Small law firms in Scotland enjoyed soaring profits last year but their larger counterparts suffered a decline, according to a key market bellwether.

The Law Society of Scotland’s annual survey of financial performance shows an overall increase from £64,000 to £69,000 in profits per equity partner north of the border.

Firms with 2-4 partners, which make up just over a quarter of the nation’s legal market, reported an average £10,000 rise in PEP, from £64,000 in 2013 to £74,000.

Firms with 5-9 partners posted PEP of £92,000, down from £99,000 in 2013 but up on the £76,000 reported in 2012.

Larger firms continue to achieve the highest profits per partner, although last year’s average of £163,000 was down on the 2013 peak of £197,000.

Median figures for sole practitioners ranged from around £18,000 a year (representing a quarter of sole practitioners) to £91,000. But for sole practitioners undertaking legal aid in Glasgow, the figure was as low as £15,000.

For firms with 10 or more partners, PEP ranged from £120,000 to over £300,000.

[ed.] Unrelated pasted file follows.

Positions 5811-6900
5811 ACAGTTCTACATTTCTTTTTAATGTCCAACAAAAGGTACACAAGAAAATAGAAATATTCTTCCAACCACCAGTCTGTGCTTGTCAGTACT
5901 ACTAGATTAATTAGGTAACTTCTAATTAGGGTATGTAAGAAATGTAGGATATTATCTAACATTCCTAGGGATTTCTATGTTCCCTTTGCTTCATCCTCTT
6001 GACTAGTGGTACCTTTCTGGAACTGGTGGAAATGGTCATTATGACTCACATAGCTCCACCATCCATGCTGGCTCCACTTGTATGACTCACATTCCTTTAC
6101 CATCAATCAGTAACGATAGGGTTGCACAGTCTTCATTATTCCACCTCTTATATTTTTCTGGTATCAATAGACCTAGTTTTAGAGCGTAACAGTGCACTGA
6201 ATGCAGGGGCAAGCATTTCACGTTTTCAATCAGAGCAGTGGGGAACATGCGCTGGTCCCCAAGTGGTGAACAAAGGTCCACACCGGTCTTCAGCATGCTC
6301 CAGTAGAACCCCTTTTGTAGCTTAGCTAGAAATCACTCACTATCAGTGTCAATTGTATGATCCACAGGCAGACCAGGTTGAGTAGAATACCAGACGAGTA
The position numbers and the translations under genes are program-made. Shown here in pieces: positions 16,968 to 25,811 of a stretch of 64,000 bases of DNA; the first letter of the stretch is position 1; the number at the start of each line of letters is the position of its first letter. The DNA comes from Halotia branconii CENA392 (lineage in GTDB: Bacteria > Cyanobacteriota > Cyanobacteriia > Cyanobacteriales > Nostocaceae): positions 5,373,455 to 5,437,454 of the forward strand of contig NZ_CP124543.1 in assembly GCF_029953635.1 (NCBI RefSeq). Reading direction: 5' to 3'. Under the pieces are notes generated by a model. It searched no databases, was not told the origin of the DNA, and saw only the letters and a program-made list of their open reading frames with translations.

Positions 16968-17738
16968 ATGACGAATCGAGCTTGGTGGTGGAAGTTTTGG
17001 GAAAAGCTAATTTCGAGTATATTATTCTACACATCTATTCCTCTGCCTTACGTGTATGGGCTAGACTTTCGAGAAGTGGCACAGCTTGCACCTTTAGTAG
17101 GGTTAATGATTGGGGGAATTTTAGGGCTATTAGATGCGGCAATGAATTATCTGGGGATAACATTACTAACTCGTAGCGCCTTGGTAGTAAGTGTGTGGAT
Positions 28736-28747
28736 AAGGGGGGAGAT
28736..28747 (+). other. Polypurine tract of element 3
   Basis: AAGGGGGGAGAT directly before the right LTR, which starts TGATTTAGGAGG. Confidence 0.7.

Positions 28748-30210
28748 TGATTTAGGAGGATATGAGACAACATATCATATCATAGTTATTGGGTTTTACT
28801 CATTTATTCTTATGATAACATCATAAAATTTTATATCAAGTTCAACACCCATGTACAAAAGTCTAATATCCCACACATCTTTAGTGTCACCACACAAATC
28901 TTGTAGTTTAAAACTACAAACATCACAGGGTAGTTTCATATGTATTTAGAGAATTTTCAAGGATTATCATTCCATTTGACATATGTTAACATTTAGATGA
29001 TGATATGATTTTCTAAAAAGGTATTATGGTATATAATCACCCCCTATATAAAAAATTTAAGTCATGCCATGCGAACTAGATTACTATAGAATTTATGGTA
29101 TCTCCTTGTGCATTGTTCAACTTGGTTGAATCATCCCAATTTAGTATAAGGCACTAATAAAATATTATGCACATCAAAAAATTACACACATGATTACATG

Alistair Morris, president of the Society, said: 'In general law firms appear to be recovering in the wake of the downturn, but are yet to reach the same levels of profitability seen in 2008.

'In recent years solicitors have experienced a period of unprecedented change. The economic climate, digitalisation and technology, globalisation and new entrants to the market have all contributed to this change and we have seen significant consolidation within Scotland’s legal sector, including cross-border mergers with UK and global law firms.’

He added: 'We have also seen some high-profile firms fail, but these have been relatively few.’

Scotland’s biggest law firm casualty of recent years was 158-year-old Tods Murray, which fell into administration last October. Other venerable Scottish law firm names that have vanished through merger with larger English firms include Biggart Baillie, McGrigors and Dundas & Wilson.